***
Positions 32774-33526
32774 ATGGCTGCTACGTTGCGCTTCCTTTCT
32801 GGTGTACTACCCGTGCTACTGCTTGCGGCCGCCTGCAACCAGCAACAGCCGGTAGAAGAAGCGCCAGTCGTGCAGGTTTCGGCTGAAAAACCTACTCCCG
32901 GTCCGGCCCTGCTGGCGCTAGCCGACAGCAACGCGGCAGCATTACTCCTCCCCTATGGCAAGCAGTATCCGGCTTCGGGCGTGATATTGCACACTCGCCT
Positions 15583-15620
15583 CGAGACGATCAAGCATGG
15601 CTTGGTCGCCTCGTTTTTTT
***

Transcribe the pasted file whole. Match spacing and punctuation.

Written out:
Positions 32774-33526
32774 ATGGCTGCTACGTTGCGCTTCCTTTCT
32801 GGTGTACTACCCGTGCTACTGCTTGCGGCCGCCTGCAACCAGCAACAGCCGGTAGAAGAAGCGCCAGTCGTGCAGGTTTCGGCTGAAAAACCTACTCCCG
32901 GTCCGGCCCTGCTGGCGCTAGCCGACAGCAACGCGGCAGCATTACTCCTCCCCTATGGCAAGCAGTATCCGGCTTCGGGCGTGATATTGCACACTCGCCT
Positions 15583-15620
15583 CGAGACGATCAAGCATGG
15601 CTTGGTCGCCTCGTTTTTTT